Amir Khan Muttaqi, the foreign minister for the Taliban government, will be permitted to travel from Afghanistan to Pakistan the following week to meet with the foreign ministers of Pakistan and China, according to diplomats. This decision was made by a committee of the UN Security Council on Monday.
Long-standing Security Council sanctions against Muttaqi include a travel ban, an asset freeze, and an arms embargo.
Pakistan’s UN mission requested an exemption for Muttaqi, who was scheduled to travel between May 6 and 9, “for a meeting with the foreign ministers of Pakistan and China,” according to a letter to the 15 members of the Security Council from the Taliban sanctions committee. What the ministers would talk about was not specified. It stated that Pakistan would pay for all expenses related to Muttaqi’s journey.
As part of the multibillion-dollar China-Pakistan Economic Corridor (CPEC) infrastructure project, which is a component of the Belt and Road Initiative, Chinese and Pakistani officials have both previously stated that they would welcome a Taliban-led Afghanistan.
Afghanistan is strategically situated on a trade and transit corridor connecting South and Central Asia, and it has untapped natural resources worth billions of dollars. After 20 years of fighting, the Taliban took command in August 2021 after US-led forces withdrew.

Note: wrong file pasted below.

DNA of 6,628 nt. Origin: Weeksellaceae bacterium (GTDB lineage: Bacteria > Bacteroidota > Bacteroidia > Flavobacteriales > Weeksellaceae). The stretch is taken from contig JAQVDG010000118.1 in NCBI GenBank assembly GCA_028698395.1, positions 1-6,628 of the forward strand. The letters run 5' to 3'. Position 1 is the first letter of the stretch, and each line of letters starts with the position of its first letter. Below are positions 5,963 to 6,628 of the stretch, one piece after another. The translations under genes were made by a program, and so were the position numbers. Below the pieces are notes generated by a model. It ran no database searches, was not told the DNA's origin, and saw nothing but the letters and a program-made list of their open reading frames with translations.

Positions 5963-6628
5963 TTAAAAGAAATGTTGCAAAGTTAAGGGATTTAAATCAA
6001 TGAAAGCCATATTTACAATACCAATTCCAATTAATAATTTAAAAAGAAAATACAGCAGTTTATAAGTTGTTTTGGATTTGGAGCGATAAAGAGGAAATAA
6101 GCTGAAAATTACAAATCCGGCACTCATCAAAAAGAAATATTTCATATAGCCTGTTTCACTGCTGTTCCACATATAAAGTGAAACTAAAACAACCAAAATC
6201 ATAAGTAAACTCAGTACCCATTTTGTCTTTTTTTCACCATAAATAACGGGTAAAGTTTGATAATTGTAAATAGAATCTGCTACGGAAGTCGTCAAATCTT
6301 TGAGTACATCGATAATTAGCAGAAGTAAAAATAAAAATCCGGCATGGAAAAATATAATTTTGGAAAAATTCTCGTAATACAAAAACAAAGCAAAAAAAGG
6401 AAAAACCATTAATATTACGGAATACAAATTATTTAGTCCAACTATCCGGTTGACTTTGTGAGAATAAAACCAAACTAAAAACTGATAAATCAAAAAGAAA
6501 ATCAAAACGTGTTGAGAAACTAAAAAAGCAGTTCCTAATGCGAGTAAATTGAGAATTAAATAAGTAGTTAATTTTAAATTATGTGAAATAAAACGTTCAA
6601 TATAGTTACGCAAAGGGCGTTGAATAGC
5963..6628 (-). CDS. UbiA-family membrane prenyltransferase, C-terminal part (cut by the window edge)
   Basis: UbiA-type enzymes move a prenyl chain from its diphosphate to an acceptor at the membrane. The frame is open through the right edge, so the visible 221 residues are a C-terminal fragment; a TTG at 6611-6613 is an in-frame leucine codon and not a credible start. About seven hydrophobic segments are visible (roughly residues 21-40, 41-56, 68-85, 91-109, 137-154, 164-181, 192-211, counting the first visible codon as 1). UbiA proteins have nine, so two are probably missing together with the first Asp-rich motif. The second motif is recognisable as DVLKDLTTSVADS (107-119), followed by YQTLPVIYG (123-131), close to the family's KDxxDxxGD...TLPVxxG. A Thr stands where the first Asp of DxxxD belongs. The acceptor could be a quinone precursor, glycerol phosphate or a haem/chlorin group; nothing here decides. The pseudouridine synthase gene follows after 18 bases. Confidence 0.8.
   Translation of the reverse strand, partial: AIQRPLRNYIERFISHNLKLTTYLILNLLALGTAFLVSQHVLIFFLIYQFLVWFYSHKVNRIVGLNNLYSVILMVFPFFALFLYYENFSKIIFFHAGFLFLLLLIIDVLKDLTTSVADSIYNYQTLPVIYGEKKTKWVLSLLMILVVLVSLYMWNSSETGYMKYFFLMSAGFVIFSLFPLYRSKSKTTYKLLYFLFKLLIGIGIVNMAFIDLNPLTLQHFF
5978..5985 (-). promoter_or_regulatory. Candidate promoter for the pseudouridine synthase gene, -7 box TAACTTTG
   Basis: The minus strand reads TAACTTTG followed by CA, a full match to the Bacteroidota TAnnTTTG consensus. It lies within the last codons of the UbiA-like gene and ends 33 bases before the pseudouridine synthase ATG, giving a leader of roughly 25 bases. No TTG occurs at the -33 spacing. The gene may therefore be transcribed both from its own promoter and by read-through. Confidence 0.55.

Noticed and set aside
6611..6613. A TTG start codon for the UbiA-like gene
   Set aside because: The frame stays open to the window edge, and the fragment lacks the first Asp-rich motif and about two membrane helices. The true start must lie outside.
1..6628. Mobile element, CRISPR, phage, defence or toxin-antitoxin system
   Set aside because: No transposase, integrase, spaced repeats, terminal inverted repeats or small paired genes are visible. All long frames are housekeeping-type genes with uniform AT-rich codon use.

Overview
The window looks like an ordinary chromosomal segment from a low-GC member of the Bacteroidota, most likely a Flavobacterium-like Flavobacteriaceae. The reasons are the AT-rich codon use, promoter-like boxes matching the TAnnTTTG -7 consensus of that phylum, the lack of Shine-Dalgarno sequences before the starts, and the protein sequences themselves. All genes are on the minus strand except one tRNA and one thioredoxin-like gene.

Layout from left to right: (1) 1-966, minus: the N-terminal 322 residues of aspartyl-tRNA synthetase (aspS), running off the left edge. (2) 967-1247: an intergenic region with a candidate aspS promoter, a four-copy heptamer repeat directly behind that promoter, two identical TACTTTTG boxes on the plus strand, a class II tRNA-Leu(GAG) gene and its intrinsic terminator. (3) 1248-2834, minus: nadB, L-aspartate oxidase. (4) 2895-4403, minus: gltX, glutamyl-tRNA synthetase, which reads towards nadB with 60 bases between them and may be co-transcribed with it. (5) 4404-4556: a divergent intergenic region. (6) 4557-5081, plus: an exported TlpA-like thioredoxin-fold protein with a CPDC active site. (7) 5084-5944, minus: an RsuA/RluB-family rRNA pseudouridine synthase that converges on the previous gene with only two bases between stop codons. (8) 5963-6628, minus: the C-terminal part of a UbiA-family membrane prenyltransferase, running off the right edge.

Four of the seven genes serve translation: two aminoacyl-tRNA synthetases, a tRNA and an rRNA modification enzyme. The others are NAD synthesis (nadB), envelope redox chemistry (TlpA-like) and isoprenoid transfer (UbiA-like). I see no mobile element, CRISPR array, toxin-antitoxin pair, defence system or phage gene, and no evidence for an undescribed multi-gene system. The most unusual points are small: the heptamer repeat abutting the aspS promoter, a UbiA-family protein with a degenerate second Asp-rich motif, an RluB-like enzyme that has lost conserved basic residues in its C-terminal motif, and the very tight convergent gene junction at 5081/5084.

A meeting of the foreign ministers of Afghanistan’s neighbours took place in Uzbekistan last month, and Muttaqi was given permission by the Security Council committee to attend. Critical concerns of stability, security, and peace were the focus of the summit.
A two-day conference with special Afghan envoys from various nations was started by UN Secretary-General Antonio Guterres on Monday in Doha. The meeting’s goal is “to achieve a common understanding within the international community on how to engage with the Taliban,” according to UN spokesman Stephane Dujarric.
Dujarric stated that important topics would be covered in the behind-closed-doors conference, including terrorism prevention, inclusive governance, women’s and girls’ rights, and drug trafficking.
Participants include Britain, the United States, Uzbekistan, China, France, Germany, India, Indonesia, Iran, Japan, Kazakhstan, Kyrgyzstan, Norway, Pakistan, Qatar, Russia, Saudi Arabia, Tajikistan, Turkey, Turkmenistan, United Arab Emirates, and the Organisation of Islamic Cooperation.
To the Doha meeting, the Taliban government was not invited.